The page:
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Today's wide-open offenses emanate from Rams' Greatest Show

St. Louis Rams coach Dick Vermeil holds the Vince Lombardi trophy after the team's 23-16 victory over the Tennessee Titans in Super Bowl XXIV in Atlanta. 

Napa Valley native Dick Vermeil was one of the 73,000 in attendance at Super Bowl XXXVI in 2002 when the St. Louis Rams, the team he had led to a championship two years prior, lost to the New England Patriots in heartbreaking fashion.

Since then, the two franchises have gone in opposite directions. That win for the Patriots was the beginning of a dynasty that still has legs almost 20 years later. On the other side, the Rams made the playoffs only three times over the next 17 years.

Sunday will mark what could be a flip of the script.

The Rams are back in the Super Bowl, as are Patriots quarterback Tom Brady and head coach Bill Belichick, a duo that has led New England to four championship titles and 15 playoff appearances since these two franchises last met in the Super Bowl.

The Patriots are the old dogs now, and they’ll face off against a high-octane and exciting Rams team that has drawn many comparisons to the team Vermeil engineered in 2000, dubbed the Greatest Show on Turf.

Vermeil, who grew up in Calistoga and coached at Napa Junior College in 1964 before breaking into college and then pro coaching, spoke to the Napa Valley Register via phone from Key West, Florida, where’s he on vacation with his family. He said he plans to watch the game there and considers the teams to be very close on paper.

“I think it’s a very evenly matched game statistically when you study New England’s offense against the Rams’ defense, and the Rams’ offense against New England’s defense. When you study both sides of the game, you see they’re very evenly matched,” he said. “Even though New England lost more games, they were probably better when they lost those games than the team that beat them and they have a chance to prove that in the Super Bowl.”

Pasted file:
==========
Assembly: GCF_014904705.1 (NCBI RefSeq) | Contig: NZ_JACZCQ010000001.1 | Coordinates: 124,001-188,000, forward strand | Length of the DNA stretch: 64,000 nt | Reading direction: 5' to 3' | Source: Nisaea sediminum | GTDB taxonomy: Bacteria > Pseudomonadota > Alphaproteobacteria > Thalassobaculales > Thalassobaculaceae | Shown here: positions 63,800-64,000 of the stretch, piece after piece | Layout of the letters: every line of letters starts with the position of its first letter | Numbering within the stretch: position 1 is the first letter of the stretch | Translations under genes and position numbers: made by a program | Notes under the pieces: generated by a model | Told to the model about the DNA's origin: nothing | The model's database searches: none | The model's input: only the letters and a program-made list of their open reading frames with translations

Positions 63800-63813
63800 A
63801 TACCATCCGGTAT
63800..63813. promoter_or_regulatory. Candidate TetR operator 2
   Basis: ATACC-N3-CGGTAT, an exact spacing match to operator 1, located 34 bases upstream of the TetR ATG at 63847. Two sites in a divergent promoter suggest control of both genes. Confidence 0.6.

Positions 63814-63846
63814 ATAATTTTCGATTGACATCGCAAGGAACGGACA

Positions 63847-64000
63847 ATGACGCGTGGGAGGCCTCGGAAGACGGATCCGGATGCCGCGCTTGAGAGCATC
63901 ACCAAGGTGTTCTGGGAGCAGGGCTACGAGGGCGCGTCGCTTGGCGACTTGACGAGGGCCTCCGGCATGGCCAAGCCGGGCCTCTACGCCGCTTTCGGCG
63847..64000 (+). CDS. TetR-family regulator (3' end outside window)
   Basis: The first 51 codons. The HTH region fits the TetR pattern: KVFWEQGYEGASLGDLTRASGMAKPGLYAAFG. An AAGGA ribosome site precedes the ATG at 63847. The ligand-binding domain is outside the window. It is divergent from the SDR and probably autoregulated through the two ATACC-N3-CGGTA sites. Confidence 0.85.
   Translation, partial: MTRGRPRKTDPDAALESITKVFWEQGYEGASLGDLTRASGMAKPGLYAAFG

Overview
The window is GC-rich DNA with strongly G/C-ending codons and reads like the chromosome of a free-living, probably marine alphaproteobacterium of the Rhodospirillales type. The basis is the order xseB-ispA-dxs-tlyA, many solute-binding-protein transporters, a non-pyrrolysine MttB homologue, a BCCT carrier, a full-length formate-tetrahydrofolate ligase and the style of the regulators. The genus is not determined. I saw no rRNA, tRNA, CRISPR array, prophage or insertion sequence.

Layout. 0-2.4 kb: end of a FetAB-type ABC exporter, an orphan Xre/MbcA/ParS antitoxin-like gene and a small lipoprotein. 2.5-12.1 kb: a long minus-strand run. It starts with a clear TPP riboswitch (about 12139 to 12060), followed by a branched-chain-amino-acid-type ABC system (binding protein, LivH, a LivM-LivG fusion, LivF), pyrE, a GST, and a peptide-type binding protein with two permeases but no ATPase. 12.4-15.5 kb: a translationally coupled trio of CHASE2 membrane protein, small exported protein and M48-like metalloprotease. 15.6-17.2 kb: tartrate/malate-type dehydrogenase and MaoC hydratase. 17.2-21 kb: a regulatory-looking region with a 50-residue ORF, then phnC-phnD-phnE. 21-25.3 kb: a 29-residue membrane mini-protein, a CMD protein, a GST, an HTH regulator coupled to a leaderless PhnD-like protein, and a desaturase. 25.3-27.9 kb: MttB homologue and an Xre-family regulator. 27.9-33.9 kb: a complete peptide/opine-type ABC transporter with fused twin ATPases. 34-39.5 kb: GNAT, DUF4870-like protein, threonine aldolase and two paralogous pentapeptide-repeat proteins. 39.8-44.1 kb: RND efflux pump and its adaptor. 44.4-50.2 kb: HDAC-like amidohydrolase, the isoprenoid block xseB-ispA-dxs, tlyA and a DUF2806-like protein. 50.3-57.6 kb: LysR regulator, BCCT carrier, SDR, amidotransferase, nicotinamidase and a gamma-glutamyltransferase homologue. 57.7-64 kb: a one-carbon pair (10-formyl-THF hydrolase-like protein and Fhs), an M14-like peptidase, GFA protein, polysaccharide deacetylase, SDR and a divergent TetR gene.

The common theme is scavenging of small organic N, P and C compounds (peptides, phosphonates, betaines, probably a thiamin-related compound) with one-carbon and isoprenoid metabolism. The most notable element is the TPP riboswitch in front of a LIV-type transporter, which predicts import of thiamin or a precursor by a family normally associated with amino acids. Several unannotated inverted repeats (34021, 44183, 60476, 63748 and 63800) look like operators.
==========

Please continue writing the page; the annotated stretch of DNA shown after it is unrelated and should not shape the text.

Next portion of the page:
This year’s Rams have been oft compared to Vermeil’s Rams, which have been credited with ushering in a new era of offense-oriented football. In 2000, the Super Bowl title year and Vermeil’s last season with St. Louis, the Rams ranked first in the league in points and yards, per profootballreference.com. They weren’t bad on the other side of the ball either, ranking fourth in points allowed, sixth in yards allowed, and ninth in turnovers per game.

The Rams’ offensive rankings this season? Second in points and yards.

And while the Rams’ defense has been considered solid all season, it ranks 20th in points allowed and 19th in yards allowed, a far cry from the dominant two-way powerhouse in 1999. Vermeil said he sees the comparison, but would still take his Rams over this year’s, pointing out that how loaded they were on offense above anything else.

“Well, I’m not sure this team playing in this upcoming Super Bowl has five Hall of Famers on the offensive side of the ball,” Vermeil said. “We already have Kurt Warner in the Hall of Fame, Marshall Faulk is in in the Hall of Fame, our left tackle Orlando Pace is in and I believe Isaac Bruce will go in this turn, and a year or two down the road Torry Holt will be in it. I don’t know if the Rams have that combined talent that we had then, but they’re certainly well coached and are winning just as many games.”